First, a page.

Saturday, February 26, 2005


Greg Rucka's Wonder Woman is a marvelously complex character. Rucka tends toward protagonists who are fundamentally good but profoundly flawed -- Tara Chace, Carrie Stetko, Brigid Logan, Elektra Natchios, Helena Bertinelli, Renee Montoya, etc. -- and Diana of Themyscira is really no different, albeit her virtues and flaws are of a different scale.

Diana is a proud and skilled warrior, a defender of the weak, a leader of women (and men, when they get over it), eager -- overeager -- to sacrifice herself for others, and bound by a strict code of ethics. And Rucka is subtly turning these qualities from virtue to flaw -- Diana is simply too proud to play politics, but in a world where both humanity and godfolk subsist on it, she is ultimately a very well-armed idealist in a universe full of pragmatists.

Diana has the intelligence to be cunning in battles that are not physical, but she usually doesn't apply her wisdom in that way -- backroom dealings and compromises with the lesser moral ground don't interest her, not when she is sure she can win decisive victory in a more literal sort of fight. And she is sure of her ability to win, just as she is absolutely convinced of the rightness of her cause and the eventual realization of others that she is correct. It's why she wrote her book and why the tension between her and Veronica Cale is what it is and why it isn't going away cleanly. It's also why she would rather damn herself (and possibly everything she cares about) rather than accept less than what she wants out of Athena when the new lord of Olympus would give her a boon.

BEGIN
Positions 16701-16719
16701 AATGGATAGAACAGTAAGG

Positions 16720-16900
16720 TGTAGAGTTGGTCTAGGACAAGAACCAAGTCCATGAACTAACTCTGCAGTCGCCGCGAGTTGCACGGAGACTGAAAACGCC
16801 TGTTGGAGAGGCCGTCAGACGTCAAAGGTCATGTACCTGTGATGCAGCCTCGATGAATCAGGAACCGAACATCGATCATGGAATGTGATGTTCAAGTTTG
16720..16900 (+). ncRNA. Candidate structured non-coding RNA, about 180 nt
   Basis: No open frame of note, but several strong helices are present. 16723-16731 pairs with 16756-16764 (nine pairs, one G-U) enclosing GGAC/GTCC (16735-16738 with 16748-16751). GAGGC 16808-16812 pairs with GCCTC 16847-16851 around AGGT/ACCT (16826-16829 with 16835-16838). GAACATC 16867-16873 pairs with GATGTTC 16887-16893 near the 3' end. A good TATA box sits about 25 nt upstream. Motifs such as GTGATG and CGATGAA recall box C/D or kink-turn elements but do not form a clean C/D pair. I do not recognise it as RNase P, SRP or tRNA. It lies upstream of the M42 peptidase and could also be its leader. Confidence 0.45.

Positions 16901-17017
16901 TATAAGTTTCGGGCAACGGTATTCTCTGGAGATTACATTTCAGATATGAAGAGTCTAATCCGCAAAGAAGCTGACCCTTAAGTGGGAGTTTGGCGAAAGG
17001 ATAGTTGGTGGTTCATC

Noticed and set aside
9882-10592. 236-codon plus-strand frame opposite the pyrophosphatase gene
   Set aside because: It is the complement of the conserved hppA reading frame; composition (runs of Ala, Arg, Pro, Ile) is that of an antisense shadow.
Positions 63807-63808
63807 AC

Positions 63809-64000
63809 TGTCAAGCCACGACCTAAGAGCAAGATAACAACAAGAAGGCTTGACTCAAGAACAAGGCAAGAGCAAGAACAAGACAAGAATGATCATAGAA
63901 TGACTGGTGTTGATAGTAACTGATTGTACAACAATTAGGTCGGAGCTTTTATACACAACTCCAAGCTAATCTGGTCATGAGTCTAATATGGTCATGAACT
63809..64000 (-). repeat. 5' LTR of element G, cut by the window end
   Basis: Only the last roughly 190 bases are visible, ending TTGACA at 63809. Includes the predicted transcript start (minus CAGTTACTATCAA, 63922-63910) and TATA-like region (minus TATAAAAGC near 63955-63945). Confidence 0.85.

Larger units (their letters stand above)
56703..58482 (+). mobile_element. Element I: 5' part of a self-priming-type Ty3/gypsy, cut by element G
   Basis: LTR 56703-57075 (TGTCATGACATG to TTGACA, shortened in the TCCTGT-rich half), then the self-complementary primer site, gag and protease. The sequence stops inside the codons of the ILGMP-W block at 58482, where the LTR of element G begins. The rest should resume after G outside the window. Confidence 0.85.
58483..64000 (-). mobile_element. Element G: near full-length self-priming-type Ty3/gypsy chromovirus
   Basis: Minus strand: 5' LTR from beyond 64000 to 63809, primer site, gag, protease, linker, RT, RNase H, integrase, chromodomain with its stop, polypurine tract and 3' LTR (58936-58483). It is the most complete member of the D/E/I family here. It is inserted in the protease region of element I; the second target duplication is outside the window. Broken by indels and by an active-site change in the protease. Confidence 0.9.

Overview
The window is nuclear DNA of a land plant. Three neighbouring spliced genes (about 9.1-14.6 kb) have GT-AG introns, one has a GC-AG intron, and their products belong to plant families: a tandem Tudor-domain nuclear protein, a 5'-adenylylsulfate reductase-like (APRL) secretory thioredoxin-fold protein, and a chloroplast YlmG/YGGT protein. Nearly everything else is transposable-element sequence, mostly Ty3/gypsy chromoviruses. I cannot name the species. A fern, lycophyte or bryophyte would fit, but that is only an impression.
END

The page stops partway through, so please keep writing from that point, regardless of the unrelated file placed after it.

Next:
Athena warns Diana of her folly and we, the reader, see the many avenues that could lead to regret. Throw in the fact that Rucka is one of the Countdown writers and Diana is part of that Event... her blindness may be more than literal now, but it may also soon be the least of her trouble.

Next month: crossover with The Flash, the first part of which is out this week over in Wallyworld.


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